The Conversation: Cheetahs often don’t thrive in captivity

The cheetah population almost halved since 1975 with only an estimated 7,100 left in the wild today. Shutterstock

Cheetahs have been tamed, used for hunting and kept in zoos in countries across Asia, Europe and Africa for centuries. However, they have never really thrived under captive conditions.

Between 1829-1952 there were 139 wild-caught cheetahs displayed at 47 zoological facilities. Most of these animals survived less than a year with 115 deaths and no births recorded during this period.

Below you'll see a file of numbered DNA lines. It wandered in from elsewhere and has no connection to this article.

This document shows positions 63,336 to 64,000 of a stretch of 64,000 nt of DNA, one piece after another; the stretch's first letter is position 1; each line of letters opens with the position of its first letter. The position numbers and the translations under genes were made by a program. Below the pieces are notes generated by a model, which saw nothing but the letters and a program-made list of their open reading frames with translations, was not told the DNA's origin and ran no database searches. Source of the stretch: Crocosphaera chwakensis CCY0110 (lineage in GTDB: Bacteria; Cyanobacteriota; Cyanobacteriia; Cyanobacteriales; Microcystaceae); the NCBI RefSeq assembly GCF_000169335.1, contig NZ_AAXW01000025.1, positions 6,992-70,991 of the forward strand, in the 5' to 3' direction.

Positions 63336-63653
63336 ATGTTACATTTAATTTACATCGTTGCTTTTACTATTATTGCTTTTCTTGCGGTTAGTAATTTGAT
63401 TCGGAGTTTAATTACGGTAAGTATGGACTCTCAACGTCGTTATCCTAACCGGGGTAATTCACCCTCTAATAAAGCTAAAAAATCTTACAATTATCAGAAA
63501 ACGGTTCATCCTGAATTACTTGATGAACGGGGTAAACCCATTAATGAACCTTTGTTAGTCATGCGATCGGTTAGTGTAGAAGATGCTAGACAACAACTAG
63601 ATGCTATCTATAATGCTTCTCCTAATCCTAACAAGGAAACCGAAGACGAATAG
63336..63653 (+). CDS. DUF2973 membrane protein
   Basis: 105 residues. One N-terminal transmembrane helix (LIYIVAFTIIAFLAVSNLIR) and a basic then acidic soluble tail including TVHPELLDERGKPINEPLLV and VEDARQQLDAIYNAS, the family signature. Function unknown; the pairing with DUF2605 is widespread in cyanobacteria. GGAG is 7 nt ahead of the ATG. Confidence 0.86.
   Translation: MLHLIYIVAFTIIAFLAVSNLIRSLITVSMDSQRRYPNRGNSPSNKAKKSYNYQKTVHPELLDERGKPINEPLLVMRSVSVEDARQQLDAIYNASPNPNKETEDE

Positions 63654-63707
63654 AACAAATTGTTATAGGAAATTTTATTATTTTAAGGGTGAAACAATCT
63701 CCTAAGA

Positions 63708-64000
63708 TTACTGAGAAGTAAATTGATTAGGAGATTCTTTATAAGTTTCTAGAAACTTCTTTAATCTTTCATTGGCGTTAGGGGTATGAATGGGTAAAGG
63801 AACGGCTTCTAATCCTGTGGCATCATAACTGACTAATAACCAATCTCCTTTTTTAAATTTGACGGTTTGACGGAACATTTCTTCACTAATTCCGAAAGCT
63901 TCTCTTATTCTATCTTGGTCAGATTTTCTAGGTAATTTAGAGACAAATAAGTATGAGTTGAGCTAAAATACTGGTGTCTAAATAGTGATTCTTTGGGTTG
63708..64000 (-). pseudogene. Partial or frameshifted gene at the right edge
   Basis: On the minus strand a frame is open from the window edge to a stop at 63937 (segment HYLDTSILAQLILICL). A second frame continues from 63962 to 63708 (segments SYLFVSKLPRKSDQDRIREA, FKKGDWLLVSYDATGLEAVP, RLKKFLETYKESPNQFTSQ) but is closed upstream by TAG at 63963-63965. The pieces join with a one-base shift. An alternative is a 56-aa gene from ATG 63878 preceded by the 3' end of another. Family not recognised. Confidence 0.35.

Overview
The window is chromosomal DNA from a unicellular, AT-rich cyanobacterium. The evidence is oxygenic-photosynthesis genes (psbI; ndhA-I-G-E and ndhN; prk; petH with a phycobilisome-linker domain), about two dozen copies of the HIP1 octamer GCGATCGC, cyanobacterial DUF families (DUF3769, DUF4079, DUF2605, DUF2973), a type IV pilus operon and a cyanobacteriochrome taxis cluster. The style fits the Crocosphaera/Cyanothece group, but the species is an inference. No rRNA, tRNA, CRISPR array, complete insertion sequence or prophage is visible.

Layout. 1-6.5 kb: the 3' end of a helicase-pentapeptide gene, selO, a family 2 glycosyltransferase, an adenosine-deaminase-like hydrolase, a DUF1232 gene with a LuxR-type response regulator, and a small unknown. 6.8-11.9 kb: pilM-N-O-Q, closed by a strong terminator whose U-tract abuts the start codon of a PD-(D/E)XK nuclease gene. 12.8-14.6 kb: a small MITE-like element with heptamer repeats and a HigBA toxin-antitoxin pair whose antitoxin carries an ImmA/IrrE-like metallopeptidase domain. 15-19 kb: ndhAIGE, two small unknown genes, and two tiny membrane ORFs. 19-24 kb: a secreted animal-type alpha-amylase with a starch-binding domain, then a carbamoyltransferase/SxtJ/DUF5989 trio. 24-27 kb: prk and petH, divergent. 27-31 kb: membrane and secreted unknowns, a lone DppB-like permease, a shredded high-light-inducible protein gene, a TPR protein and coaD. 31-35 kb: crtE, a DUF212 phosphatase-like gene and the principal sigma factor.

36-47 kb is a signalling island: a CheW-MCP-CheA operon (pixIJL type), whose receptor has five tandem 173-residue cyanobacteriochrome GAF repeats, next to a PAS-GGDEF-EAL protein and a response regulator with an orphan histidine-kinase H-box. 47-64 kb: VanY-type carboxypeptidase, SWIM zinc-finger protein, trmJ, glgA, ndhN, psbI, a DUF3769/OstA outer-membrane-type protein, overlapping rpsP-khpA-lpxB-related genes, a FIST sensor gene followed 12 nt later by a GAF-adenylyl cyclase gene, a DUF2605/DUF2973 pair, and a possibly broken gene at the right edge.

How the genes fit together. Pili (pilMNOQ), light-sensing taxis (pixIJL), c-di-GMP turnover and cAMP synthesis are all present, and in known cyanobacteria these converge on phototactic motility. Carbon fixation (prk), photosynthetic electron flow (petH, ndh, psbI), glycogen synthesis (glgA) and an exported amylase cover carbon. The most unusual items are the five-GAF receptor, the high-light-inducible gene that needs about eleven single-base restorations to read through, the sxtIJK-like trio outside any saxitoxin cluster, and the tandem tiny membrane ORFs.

Despite improvements in husbandry conditions in zoos and other captive facilities around the world, cheetahs continue to suffer from a number of unusual diseases that are rarely reported in other captive cats. These include gastritis, various kidney ailments, liver abnormalities, fibrosis of the heart muscle and several ill-defined neurological disorders.

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